How the Barrett Supreme Court Nomination Will Impact the White House and Senate

How the Barrett Supreme Court Nomination Will Impact the White House and Senate

Senate administrative staff report that a vote is expected around 7:30 p.m. Monday night, followed by a swearing-in ceremony at the White House hosted by President Donald Trump.

Senate Democrats threw a temper tantrum, staging an all-nighter on Capitol Hill Sunday night as they protested Judge Amy Coney Barrett’s ascension to the Supreme Court. At this point in Barrett’s confirmation process, her future on the nation’s highest court is perhaps definite. Senate administrative staff report that a vote is expected around 7:30 p.m. Monday night, followed by a swearing-in ceremony at the White House hosted by President Donald Trump.

Democrats remain powerless in this fight, as all but one Republican SenatorSen. Susan Collins (Maine)—will be voting to push Trump’s third nomination to the Supreme Court before the presidential election that’s eight days away.

“Barrett is part of what will be a longstanding legacy of the Trump administration: producing a major change in the ideological balance in the federal judiciary and especially the Supreme Court,” Robert Y. Shapiro, a professor and former chair of the department of political science at Columbia University, explains.

Barrett’s lifetime appointment would establish a 6-3 conservative majority on the bench, which has sparked concerns among Democrats about the future of abortion rights and the Affordable Care Act, or Obamacare. The court is expected to hear a case relating to the Obama-era law after Election Day, where its existence is potentially in jeopardy as Barrett has publicly opposed the law. A number of Democrats contend that filling the Supreme Court seat with a conservative such as Barrett during a pandemic would risk health care protections for millions of Americans.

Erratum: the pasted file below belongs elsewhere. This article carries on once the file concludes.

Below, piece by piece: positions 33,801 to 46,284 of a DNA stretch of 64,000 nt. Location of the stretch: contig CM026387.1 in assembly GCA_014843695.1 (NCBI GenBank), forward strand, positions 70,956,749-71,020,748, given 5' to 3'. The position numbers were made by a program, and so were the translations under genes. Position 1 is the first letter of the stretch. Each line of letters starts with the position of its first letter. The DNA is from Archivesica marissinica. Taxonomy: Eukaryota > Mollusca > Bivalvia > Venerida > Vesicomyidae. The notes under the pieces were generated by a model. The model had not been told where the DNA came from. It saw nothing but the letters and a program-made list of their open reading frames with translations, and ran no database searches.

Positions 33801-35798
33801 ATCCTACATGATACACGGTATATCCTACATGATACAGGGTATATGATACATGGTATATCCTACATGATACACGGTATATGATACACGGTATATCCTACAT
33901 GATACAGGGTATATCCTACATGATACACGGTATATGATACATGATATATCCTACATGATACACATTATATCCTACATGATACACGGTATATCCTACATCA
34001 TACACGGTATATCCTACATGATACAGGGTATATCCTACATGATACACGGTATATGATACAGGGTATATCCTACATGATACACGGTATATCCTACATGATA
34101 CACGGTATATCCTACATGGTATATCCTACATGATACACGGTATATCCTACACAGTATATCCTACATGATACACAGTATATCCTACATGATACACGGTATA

“A vote for Barrett is a vote to strip health care from millions of people. It’s a vote to turn back the clock on reproductive freedom,” Sen. Elizabeth Warren (D-Mass.) said. “To endanger Dreamers and immigrants. To let climate change rampage unchecked. To imperil efforts to address systemic racism. To place workers’ rights, voting rights, L.G.B.T.Q. rights, and gun violence prevention at risk.”

Some experts suggest that although Barrett’s confirmation has been a pressing issue heading into the election, the Senate’s vote to place her on the court will not have much of an impact on the race for the White House, since more than 61.5 million Americans have already voted. “I don’t think the Barrett confirmation vote will much affect the results of the 2020 presidential election. I have two reasons for thinking that,” Kevin R. Kosar, a resident scholar at the American Enterprise Institute, notes. “First, more than 61 million voters already have cast their ballots. Second, I do not get the sense that there are many undecided voters out there. The only possible effect we might see is some disaffected conservatives, those who have been disappointed by Trump for various reasons, might feel incentivized to vote rather than stay home.”